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By Zafar Jamati
From tricky timelines and endless pictures of cats and babies to the 'like', 'share' and even 'poke' buttons (what was that all about anyway?), Facebook seems like second nature now. But does anyone even remember a time before Facebook when, God forbid, we would actually have to endure a real life, face-to-face interaction with another human being?
Logging in to the social network opens up an entire world of possibility. You can see the most intimate updates from people in different time zones, plan group events for a hundred people and video chat with friends in far flung destinations. All of this is done straight from the palm of your hand and would have been impossible just a few years ago.
At least that was the vision at the outset, but how many of us actually do this? If you spend too much time logged in, it can begin to grate. Updates begin to get a bit too intimate; the tenth picture of someone's drunken night out is seen in the harsh light of day. And that group invite? Well it turns out that a good old fashioned voice call is quicker.
Despite being the world's biggest social media network, with 1.23 billion users, the rise of competing platforms such as Twitter, a news aggregator, and RSS apps such as flipboard and feedly have certainly raised the stakes. Not wanting to rest on its laurels, Facebook has driven forward by announcing its development of a new mobile app called Paper.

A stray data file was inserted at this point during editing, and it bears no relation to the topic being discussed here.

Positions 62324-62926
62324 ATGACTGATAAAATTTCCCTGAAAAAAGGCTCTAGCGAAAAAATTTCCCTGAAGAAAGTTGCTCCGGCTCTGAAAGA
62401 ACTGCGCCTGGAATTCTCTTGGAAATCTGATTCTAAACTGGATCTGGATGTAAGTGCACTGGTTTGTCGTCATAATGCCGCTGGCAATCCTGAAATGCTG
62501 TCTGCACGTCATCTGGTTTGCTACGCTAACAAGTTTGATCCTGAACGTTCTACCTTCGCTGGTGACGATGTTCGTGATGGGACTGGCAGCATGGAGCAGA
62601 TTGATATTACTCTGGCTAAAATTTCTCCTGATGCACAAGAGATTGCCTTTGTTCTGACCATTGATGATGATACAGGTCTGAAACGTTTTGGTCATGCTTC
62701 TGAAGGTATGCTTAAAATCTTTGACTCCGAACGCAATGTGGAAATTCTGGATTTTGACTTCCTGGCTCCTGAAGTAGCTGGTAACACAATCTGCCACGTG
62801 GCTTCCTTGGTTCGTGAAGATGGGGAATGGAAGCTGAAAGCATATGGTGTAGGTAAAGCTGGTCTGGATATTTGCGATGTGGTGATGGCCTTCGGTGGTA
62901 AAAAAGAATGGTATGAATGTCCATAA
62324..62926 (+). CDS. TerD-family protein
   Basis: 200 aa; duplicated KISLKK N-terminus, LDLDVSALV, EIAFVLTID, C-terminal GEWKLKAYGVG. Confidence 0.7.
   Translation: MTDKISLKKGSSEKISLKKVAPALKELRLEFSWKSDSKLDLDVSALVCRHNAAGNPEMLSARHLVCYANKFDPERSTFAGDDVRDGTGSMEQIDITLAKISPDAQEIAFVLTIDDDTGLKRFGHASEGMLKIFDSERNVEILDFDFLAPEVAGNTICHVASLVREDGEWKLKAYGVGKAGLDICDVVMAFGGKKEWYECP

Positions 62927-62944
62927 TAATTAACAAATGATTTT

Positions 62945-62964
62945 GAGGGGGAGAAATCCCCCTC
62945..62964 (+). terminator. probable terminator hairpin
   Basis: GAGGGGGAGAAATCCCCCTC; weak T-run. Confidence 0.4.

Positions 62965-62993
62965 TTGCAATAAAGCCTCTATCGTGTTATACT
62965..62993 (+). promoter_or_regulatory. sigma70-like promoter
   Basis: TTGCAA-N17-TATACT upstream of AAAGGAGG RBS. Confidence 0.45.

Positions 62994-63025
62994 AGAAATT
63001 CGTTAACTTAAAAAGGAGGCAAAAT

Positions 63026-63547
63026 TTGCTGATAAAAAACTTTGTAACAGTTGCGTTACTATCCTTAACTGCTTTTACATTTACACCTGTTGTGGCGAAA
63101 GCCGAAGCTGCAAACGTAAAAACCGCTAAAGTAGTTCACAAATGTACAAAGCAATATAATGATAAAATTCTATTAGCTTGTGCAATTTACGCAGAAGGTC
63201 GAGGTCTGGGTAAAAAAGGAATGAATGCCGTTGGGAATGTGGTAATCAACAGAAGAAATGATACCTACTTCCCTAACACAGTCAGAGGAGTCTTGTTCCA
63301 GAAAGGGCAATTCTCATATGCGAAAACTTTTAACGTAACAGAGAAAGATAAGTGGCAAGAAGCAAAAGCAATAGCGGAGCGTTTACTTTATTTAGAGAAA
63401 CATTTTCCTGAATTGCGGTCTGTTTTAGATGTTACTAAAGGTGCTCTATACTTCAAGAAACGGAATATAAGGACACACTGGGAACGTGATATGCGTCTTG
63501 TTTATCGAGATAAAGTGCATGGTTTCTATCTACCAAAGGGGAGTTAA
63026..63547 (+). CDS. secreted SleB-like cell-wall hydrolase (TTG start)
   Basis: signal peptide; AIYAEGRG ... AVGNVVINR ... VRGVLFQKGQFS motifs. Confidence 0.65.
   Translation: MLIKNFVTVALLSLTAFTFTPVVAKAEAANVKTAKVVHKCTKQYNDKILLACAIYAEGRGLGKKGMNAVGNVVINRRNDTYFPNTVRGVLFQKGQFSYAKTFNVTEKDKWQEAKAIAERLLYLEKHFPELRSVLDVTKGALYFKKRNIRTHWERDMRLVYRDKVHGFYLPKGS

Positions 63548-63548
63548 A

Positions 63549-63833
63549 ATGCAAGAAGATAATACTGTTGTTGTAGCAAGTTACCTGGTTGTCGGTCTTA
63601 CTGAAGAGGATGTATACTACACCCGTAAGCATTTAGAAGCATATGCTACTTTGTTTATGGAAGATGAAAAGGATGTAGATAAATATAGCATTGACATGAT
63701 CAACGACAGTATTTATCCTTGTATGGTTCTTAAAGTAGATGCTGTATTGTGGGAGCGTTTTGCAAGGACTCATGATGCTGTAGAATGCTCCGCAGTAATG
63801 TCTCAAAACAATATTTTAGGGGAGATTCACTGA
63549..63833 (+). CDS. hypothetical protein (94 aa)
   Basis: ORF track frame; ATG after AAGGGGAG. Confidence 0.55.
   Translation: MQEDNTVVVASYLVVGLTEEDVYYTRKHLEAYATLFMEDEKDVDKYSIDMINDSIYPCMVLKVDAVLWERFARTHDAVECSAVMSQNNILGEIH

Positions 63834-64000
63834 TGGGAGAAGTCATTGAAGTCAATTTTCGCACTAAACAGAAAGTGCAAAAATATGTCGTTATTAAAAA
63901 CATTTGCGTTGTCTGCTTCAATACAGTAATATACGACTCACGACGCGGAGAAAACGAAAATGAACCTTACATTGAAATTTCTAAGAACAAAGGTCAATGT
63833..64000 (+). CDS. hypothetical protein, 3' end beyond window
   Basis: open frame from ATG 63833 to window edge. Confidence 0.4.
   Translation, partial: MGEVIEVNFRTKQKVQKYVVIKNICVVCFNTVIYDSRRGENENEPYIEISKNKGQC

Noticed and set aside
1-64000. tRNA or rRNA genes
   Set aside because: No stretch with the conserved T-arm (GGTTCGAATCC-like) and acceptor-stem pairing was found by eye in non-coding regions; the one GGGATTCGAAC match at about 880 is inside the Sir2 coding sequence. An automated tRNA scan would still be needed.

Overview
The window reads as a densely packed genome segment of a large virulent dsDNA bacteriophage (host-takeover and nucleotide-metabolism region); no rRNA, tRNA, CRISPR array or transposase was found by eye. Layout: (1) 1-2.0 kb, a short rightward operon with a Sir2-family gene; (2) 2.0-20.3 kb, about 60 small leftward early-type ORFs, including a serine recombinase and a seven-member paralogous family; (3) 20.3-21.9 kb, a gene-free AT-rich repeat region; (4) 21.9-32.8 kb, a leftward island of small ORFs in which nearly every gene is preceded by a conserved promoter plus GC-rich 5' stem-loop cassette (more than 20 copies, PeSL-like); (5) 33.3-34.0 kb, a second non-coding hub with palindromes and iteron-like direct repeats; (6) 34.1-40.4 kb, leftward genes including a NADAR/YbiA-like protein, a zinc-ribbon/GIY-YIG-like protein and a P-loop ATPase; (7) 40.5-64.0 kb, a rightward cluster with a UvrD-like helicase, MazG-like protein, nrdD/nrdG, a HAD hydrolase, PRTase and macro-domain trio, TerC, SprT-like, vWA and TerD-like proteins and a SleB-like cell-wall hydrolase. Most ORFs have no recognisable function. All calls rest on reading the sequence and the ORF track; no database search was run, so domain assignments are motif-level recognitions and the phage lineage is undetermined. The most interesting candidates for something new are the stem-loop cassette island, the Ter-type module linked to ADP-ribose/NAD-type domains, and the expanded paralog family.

Paper, harking back to the physical newspaper, aims to revitalise the mobile Facebook app by eliminating that endless stream of similar statuses and replacing them with more compelling content.
Free of adverts, it seeks to become part news feed and part newspaper. What started as an experiment in some top secret labs in Silicon Valley has now seen the light of day. The app refreshes usability by replacing buttons with gestures, so readers can simply swipe between full page news stories and flick pictures in and out of full screen view. It’s all topped off with slick animations.
Bringing in news from multiple sources such as the existing timeline, Twitter, top news websites, and RSS feeds is a key attempt at adding value to the app. By creating a one stop shop of social updates, news, entertainment and trivia, Facebook hopes to 'lock in' billions of users and ultimately secure another ten years of success.
"We want to give people breathing room," explains Mike Mitas, Facebook's lead designer for Paper. "We want to move forward, but we don't want to come in and re-arrange the furniture. The old app will remain, so people can use it how they want."
So what does this mean for technical businesses using social media? Touchscreen and mobile use will continue to be the focus of developers, especially in emerging countries. In an open letter to all of its users, CEO of Facebook, Mark Zuckerberg explained that:
"Today, only one-third of the world's population has access to the internet. In the next decade, we have the opportunity and the responsibility to connect the other two-thirds.
“Today, social networks are mostly about sharing moments. In the next decade, they'll also help you answer questions and solve complex problems."
It's not known whether Paper will have the desired effect, or whether Facebook will even exist ten years from now. Ask yourself one question... could you live without it?
Let us know in the comments section below.